- At present, some 18.8 million people – more than two thirds of the population – are in need of humanitarian assistance. An estimated 10.3 million people are acutely affected and need some form of immediate humanitarian assistance to save and sustain their lives. Nearly 3.3 million people – including 2.1 million children – are acutely malnourished while 2 million people remain internally displaced.
- Last year, UN agencies and partners assisted more than 5.6 million people with direct humanitarian aid.
SYRIA: U.N. HUMANITARIAN WORKERS DEEPLY CONCERNED BY SITUATION IN MADAYA
- U.N. humanitarian colleagues are deeply concerned about the situation in the besieged Syrian town of Madaya, where some 40,000 men, women and children remain subjected to violence, extreme cold, and lack of access to the basic essentials of life. We have received unverified reports that a least two people in Madaya have died in recent days, one due to kidney failure and another who was shot by a sniper.
- The UN is ready to provide humanitarian assistance to the besieged areas of Madaya, Zabadani, Foah, and Kafraya as soon as access is granted by the parties. The last UN inter-agency convoy to the Four Towns was on 28 November 2016.
- We call on the parties to facilitate access immediately, and also to allow people in urgent need of medical evacuation to receive the medical care they so desperately need.
- We also continue to call for sustained, unhindered and unconditional access to all people in other besieged and hard-to-reach areas across Syria.
IRAQ: CONDITIONS DETERIORATING IN MOSUL, ACCORDING TO U.N. HUMANITARIAN WORKERS
- Humanitarian workers remain deeply concerned for the estimated 750,000 to 800,000 civilians in west Mosul in Iraq, which remains entirely under Da’esh control.
- Conditions for civilians in west Mosul are deteriorating, with remote assessments overseen by the UN indicating shortages of food, petroleum for heating and cooking, medical supplies, and the unavailability of dried milk for infants.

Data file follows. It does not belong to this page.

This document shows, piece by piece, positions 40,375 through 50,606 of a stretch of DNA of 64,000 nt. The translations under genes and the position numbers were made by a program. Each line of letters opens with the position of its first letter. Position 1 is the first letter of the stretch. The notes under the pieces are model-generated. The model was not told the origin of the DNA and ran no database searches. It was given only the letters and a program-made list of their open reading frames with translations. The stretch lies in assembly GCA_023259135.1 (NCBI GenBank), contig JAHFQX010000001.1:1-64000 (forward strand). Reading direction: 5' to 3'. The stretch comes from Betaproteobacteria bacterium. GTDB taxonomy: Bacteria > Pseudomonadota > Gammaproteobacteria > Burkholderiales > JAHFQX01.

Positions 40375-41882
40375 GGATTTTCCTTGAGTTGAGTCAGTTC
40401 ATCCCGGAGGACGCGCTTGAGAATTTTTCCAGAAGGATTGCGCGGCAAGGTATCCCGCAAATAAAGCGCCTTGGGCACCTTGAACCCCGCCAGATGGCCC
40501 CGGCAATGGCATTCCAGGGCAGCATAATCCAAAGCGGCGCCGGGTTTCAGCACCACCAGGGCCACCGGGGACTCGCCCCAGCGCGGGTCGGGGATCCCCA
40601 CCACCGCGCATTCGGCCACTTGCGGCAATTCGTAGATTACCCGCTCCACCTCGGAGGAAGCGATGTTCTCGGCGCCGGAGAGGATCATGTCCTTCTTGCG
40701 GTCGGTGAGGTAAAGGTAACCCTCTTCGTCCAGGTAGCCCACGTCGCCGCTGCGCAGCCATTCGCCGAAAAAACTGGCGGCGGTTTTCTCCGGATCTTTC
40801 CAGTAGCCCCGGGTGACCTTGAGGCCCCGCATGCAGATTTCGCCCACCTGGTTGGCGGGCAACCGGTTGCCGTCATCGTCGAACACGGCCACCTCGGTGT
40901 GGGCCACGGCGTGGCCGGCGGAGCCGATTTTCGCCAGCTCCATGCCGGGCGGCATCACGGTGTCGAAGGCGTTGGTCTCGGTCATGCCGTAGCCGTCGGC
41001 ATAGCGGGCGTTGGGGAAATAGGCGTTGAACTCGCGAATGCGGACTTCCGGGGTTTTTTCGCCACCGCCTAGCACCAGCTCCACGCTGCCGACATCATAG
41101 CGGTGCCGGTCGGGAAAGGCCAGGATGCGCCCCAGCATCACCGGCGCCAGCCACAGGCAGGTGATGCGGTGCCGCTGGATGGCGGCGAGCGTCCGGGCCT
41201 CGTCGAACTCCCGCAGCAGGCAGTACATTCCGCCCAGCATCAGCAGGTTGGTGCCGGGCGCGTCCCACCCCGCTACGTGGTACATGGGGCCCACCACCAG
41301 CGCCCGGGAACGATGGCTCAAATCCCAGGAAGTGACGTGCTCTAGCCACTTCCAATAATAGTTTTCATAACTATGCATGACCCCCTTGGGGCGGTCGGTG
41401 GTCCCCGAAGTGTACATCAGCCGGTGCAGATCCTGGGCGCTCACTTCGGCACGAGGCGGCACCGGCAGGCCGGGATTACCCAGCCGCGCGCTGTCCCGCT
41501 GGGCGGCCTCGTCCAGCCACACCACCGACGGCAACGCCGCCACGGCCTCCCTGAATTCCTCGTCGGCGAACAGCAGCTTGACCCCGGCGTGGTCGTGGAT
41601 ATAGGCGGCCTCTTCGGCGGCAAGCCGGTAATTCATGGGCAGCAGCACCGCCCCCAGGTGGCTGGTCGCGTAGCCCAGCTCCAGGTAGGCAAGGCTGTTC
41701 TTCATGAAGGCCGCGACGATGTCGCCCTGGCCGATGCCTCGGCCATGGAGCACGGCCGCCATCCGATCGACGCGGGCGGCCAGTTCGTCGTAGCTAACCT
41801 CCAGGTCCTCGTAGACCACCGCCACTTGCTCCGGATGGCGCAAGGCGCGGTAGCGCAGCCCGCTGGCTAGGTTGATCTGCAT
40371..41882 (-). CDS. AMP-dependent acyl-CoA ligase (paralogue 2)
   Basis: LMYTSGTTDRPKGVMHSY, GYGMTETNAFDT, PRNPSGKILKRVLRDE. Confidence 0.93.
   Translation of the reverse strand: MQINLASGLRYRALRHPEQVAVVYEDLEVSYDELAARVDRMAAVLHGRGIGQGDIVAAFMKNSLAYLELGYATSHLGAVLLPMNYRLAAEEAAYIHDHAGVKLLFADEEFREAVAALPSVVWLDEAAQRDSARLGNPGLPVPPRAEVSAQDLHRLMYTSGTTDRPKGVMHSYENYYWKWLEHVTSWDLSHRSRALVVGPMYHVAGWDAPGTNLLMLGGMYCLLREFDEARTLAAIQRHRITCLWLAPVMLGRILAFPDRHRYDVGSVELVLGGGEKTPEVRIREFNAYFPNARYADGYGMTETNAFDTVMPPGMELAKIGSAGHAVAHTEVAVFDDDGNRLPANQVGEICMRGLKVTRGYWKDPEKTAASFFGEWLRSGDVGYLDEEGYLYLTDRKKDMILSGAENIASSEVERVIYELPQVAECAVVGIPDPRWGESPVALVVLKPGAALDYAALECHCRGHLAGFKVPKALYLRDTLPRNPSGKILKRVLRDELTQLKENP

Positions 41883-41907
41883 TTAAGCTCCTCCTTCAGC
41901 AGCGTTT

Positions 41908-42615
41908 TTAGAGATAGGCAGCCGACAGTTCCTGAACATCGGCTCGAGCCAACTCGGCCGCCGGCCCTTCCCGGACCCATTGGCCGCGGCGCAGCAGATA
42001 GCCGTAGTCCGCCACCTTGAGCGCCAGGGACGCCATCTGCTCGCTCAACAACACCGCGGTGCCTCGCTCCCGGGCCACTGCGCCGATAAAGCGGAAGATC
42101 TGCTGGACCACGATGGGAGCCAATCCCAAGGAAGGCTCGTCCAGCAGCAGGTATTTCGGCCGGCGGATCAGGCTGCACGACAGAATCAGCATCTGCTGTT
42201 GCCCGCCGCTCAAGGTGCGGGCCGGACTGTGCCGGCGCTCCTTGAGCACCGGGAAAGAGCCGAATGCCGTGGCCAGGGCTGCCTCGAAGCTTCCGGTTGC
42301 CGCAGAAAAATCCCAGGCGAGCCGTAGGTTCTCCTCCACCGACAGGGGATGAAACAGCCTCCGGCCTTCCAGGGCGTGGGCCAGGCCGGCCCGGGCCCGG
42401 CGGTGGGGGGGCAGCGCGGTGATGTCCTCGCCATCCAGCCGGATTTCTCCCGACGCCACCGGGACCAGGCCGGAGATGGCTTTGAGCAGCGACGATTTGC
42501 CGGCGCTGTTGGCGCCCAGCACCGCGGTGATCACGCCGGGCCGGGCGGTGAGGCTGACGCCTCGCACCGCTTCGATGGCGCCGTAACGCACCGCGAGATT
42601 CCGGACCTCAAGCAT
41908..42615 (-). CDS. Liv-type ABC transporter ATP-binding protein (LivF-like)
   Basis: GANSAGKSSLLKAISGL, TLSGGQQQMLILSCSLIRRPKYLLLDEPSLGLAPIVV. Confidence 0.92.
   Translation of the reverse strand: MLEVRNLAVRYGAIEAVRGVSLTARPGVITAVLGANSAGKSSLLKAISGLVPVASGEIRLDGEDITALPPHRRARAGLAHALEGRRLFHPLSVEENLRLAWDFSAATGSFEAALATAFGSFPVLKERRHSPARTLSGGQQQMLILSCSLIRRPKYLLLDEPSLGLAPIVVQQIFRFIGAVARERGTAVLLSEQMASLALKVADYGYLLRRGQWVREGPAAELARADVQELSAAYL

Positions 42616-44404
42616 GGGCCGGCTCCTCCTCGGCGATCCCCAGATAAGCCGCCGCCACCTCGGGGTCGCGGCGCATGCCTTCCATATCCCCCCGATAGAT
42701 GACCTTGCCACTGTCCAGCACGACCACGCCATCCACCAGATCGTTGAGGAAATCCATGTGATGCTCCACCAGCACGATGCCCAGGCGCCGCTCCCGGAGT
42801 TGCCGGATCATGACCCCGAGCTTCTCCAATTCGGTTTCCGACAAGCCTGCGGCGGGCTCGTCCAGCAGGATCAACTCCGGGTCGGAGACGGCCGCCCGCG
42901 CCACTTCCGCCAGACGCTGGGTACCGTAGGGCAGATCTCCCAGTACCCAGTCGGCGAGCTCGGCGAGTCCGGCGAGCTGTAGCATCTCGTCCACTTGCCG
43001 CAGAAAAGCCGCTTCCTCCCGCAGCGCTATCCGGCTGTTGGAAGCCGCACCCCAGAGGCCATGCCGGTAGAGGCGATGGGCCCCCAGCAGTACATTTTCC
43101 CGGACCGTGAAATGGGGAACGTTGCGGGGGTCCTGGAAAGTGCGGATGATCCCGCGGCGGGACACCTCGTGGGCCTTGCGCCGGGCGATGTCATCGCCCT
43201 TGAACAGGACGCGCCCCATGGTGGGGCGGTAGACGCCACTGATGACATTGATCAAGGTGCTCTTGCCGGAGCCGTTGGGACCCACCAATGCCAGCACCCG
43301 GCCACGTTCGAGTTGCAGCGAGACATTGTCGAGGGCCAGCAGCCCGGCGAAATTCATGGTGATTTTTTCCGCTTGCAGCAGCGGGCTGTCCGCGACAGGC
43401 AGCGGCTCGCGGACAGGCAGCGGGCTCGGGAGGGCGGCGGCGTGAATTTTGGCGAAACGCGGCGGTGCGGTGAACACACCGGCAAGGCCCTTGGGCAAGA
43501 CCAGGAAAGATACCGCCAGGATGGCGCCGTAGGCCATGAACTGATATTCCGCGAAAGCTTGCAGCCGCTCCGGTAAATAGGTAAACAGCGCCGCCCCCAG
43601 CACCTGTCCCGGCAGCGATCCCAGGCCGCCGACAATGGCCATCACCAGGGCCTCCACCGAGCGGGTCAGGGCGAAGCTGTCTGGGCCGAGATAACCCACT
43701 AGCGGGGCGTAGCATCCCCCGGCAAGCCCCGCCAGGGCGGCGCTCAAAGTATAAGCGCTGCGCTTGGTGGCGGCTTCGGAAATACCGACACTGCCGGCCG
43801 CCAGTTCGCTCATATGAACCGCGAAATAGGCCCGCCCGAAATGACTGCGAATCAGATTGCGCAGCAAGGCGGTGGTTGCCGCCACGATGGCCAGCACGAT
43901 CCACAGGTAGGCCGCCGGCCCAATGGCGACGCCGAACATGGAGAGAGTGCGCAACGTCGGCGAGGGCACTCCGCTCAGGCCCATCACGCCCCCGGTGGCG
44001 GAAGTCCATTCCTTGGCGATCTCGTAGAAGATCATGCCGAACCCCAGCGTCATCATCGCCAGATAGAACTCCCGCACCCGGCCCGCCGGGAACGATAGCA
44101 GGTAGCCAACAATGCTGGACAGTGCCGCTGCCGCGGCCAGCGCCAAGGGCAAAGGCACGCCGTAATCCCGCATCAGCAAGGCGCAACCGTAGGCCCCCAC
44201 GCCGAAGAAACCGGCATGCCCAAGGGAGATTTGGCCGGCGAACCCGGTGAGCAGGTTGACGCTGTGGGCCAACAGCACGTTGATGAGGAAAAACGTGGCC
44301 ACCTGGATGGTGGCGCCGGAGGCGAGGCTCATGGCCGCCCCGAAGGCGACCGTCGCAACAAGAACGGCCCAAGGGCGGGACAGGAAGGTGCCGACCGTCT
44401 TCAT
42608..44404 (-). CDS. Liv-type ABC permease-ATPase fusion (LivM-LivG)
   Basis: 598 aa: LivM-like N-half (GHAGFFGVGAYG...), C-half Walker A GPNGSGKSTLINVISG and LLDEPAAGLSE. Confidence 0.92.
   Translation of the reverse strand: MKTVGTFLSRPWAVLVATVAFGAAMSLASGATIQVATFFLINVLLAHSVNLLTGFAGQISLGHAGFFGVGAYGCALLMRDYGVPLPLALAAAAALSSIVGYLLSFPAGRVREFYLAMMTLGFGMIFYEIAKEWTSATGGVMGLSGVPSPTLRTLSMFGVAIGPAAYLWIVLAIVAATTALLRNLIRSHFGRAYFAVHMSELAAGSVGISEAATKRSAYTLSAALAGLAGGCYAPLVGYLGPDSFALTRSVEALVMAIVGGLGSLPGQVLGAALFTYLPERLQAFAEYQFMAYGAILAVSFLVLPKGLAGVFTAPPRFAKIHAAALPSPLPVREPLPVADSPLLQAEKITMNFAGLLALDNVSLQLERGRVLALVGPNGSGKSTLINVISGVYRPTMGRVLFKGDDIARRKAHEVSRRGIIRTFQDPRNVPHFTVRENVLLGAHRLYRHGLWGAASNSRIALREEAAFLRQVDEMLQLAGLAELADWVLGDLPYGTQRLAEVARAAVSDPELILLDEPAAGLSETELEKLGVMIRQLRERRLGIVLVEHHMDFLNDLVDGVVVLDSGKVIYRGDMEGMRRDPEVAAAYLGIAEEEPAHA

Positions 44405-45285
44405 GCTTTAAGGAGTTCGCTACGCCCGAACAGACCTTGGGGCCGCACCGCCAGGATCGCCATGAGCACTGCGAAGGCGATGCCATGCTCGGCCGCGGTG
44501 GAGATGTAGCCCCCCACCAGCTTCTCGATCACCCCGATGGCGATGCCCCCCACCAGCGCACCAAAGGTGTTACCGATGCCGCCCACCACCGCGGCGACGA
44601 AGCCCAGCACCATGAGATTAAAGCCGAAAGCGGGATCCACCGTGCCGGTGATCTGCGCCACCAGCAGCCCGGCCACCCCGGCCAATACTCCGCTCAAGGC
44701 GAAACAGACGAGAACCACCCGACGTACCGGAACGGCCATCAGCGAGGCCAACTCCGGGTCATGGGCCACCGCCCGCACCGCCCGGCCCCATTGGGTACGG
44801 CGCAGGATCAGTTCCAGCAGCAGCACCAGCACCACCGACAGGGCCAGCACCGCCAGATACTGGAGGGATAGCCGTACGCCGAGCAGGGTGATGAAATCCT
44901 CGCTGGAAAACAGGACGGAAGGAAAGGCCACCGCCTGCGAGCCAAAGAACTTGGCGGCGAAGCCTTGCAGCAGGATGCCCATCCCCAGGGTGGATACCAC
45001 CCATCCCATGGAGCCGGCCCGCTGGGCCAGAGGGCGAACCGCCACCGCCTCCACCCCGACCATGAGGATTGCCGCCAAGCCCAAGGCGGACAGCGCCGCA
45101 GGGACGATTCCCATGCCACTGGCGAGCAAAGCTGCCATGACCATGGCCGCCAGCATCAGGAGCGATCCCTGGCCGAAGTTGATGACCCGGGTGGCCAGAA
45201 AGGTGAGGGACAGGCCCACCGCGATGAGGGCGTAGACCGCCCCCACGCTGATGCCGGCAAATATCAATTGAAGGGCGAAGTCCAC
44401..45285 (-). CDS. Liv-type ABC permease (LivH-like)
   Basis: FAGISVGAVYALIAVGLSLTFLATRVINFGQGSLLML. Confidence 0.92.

- West Mosul has been cut off from its previous supply routes, including the highway from Mosul into Syria, since late November, and has now been encircled by the military for 77 days.
AFGHANISTAN: U.N. CONDEMNS KILLINGS OF SIX ICRC STAFF MEMBERS
- The UN Deputy Special Representative and Humanitarian Coordinator for Afghanistan, Mark Bowden has issued a statement following the killing of six staff members of the International Committee of the Red Cross (ICRC) in Jawzjan province, Afghanistan.
- On behalf of the UN humanitarian agencies, he extended his sincere condolences to colleagues at the ICRC and the families of those killed, adding he shares their grief over this tragic event.
- Mr. Bowden condemned the killings, noting that those killed were travelling in a clearly marked ICRC vehicle.
- He said: “This event demonstrates the ongoing and urgent need for all parties to respect their obligations under International Humanitarian Law to protect the lives and rights of civilians and providing aid workers with a safe environment to work in”.
SPECIAL ADVISER ON PREVENTION OF GENOCIDE EXPRESSES GRAVE CONCERN OVER VIOLENCE IN SOUTH SUDAN
- You will have seen yesterday that the Special Adviser of the Secretary-General on the Prevention of Genocide, Adama Dieng, has expressed grave concern at the continued level of violence in several areas of South Sudan.
- Mr. Dieng said that the risk that mass atrocities will be committed remains ever-present. He also noted that the peace process has yet to be accompanied by a complete cessation of hostilities, undermining the likelihood that the National Dialogue proposed by the Government will be seen as credible.